Patrick Cairns
3 minute read
6 Mar 2018
8:44 am

Steinhoff, Resilient, bitcoin…

Patrick Cairns

What you don’t invest in is as important as what you do.

Supplied photo

Over the past few months South Africans have enjoyed the bounce in confidence brought about by changes in the country’s politics. The rand has strengthened, bond yields have come down, and the country has  become a far more attractive place in which to invest in a very short space of time.

There have been some positive moves in the equity market as well. The Banks Index has gained over 22% since the start of December, with Standard Bank and FirstRand showing particularly strong gains.

Retailers have also been given a boost, with the General Retailers Index having gained over 20% in three months. The Foschini Group has shot up over 60% since the start of November, with Mr Price not far behind.

Some industrial counters with significant exposure to the South African economy have also picked up. Barloworld and Bidvest have both gained a little over 15% in the past three months.

Despite these impressive gains, however, the biggest stories in the local market have been about stocks that have gone the other way. The attention has been on Steinhoff, Capitec and the Resilient group of REITs.

Steinhoff’s share price is still over 90% down from where it was trading in the week before Markus Jooste resigned, while Capitec has shed 20% since the release of the first Viceroy report. Among the Resilient group, Resilient itself is off nearly 60% since the start of 2018, Nepi Rockcastle and Greenbay have shed over 45%, and Fortress Income Fund B is down over 60%.

For investors, it’s worth thinking about these ups and downs in the context of a portfolio. The reality is that if at the start of December anyone had held an equally-weighted portfolio of the 12 stocks mentioned above, they would now be substantially worse off than where they began.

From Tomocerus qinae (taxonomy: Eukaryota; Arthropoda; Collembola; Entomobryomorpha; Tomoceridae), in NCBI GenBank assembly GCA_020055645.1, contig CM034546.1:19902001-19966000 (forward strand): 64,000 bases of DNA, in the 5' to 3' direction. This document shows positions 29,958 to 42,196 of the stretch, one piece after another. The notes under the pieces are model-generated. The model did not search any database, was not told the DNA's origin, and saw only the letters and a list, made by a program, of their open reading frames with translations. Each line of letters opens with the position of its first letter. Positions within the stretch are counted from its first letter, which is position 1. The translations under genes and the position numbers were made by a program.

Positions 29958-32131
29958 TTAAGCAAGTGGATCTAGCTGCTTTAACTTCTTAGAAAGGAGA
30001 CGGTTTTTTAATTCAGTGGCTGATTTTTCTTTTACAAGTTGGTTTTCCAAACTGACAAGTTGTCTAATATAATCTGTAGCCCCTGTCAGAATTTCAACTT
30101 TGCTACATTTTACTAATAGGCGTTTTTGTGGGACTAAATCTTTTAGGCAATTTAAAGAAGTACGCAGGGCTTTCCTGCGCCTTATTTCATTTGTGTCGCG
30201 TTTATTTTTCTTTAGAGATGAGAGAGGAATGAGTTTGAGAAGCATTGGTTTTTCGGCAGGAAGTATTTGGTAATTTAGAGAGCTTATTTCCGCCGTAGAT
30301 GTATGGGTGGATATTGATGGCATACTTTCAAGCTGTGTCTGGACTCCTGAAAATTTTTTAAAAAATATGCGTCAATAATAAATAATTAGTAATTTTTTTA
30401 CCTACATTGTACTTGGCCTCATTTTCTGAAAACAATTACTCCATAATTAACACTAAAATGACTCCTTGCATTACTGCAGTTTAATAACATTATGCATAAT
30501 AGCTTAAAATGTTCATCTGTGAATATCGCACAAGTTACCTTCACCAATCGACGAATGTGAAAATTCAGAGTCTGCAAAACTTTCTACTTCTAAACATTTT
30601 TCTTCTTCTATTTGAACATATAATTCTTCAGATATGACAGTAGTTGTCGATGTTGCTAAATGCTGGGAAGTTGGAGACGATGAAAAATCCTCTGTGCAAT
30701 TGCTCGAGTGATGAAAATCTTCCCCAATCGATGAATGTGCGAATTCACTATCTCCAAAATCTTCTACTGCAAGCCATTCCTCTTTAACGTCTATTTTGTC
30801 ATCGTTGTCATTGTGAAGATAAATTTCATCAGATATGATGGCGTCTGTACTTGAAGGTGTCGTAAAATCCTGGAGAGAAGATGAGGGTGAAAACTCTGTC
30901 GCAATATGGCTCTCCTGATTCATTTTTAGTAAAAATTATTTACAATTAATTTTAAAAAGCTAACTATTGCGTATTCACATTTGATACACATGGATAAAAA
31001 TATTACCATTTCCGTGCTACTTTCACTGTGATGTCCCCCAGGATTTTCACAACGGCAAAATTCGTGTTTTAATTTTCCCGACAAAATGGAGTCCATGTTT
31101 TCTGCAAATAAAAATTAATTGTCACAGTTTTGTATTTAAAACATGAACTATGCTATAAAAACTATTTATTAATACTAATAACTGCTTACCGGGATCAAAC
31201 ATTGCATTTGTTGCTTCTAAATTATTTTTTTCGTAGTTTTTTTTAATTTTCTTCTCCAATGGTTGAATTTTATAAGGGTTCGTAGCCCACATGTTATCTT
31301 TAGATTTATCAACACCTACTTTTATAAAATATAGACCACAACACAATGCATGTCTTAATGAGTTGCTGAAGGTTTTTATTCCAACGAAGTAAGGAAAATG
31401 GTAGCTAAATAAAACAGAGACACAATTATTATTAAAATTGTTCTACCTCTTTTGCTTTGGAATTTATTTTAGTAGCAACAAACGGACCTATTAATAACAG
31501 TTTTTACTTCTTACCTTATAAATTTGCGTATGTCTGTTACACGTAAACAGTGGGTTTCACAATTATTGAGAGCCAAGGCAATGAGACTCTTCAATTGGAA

The losses from the poor performers would have more than wiped out the gains from those that have done well. This would be the case, even if one excluded Steinhoff.



Source: Profile Data

While it’s extremely unlikely that anyone actually held this portfolio, it does reveal a very important lesson for investors – picking stocks that benefit your portfolio is only half of the battle. You also have to avoid the ones that will hurt it.

Of course this is easier said than done. In the case of Capitec, for example, while you could argue that the company was over-valued, nobody could have foreseen the release of the report that caused the sudden drop in its share price.

Steinhoff and Resilient are, however, slightly different. While perhaps nobody anticipated the extreme drop in their share prices, plenty has been written about the warning signs that suggested that things were not quite as they seemed.

It’s easy to miss these indications when shares are performing strongly, however, and that was certainly the case in both instances. When a share is going up, our natural biases will be to believe that it will continue to do so.

For investors, the vital thing is always to go back to the fundamentals. In the case of Steinhoff, where were the cash flows that should have been coming in? For Resilient, what was underpinning the large premium at which these companies were trading at to their net asset values?

Nobody will always get every investment right, and even professional analysts sometimes miss what in hindsight seems obvious, but a process of analysis is the only way to get the odds in your favour. You only have to get more right than you get wrong.

Consider that if you just exclude the Resilient group of companies from the above portfolio, its performance turns positive. This is even despite the drag from Steinhoff.



Source: Profile Data

Of course, it’s not just stocks where this matters. It’s important to consider the fundamentals of any investment so that you can avoid those where the odds of making money are not in your favour.

Anyone who thinks that they have invested in bitcoin should perhaps give that some thought.

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